John Milton's epic, Paradise Lost, has had numerous, diverse evaluations and translations. Milton's objective in composing it was to explicate the storyline of Adam and Eve. Even though the epic is like the biblical story in some regard, Milton's character arrangement deviates from that of the Bible's story. All through the epic, Milton illustrates the characters in the manner he imagines they are. In Paradise Lost, Milton depicts Satan as someone with heroic and insubordinate characteristics, but it becomes clear that Satan is not a hero.
To demonstrate how major Satan is to Paradise Lost, Milton begins with an introduction of Satan. He utilizes Satan's valiant traits to his supporters, and his depravity capability to present the fine line between the virtuous and the wicked. Satan, who was called Lucifer, was a highly regarded angel in Heaven. This proves that he was formerly upstanding. The reader views Satan as a powerfully authoritative leader to all in his company. Milton illustrates Satan's behavior when saying, "His pride/ had cast him out from Heaven, with all his host. / Of rebel angels, by whose aspiring/ To set himself in glory above his peers" (Milton, 4). Arrogance was the chief cause why God banished Satan from Heaven. Satan constantly attempted to be the person in charge, instead of abiding God’s rules. He could have made a living in Paradise eternally, but his rebellious feelings were too strong as he declares, "Better to reign in Hell than serve in Heaven" (Milton, 31). This demonstrates how keen he felt about not being below fellow angels.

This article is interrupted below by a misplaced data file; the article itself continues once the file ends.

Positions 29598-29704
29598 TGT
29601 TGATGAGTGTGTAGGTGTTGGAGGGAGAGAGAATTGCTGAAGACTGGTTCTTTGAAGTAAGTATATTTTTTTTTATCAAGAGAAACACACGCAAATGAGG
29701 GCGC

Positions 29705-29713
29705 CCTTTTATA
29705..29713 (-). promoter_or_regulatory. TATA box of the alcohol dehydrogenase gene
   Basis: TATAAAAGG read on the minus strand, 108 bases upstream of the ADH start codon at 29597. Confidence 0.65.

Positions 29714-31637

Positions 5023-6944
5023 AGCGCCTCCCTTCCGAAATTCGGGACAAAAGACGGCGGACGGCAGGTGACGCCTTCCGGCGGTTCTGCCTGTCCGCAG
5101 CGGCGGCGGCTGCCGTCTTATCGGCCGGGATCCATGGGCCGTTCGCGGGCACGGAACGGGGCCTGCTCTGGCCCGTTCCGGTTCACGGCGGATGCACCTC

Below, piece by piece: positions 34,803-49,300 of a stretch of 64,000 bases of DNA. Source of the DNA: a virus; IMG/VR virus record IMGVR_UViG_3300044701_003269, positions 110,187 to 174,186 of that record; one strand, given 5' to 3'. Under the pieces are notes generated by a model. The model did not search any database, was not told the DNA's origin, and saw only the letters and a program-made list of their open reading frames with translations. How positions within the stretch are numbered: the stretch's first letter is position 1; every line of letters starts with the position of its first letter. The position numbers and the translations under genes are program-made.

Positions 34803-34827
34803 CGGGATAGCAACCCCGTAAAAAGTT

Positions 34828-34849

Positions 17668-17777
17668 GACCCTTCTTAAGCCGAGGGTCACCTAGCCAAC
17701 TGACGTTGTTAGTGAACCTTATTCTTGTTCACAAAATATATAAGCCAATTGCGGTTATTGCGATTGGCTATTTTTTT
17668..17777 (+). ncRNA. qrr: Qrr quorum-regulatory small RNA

Multiple happenings like the previously mentioned ones are used as persuasion to see Satan as a hero. Satan is seen as the central and smartest angel. Satan is recognized as the second most powerful under God who has the most power. Before Satan chooses to renounce his current lifestyle and defy God, he was one of the most alluring and clever angels in heaven. Even though Satan was attractive, the main...
Cited: Hamilton, George Rostrevor. Hero or Fool? A Study of Milton 's Satan. London: G. Allen and Uwin Ltd., 1944.
Milton, John. Paradise Lost: Books I and II. Boston: Ginn, Heath, Pc Co., 1883.
Weber, Burton Jasper. The Constitution of Paradise Lost. Carbondale: Southern Illinois University Press, 1971.
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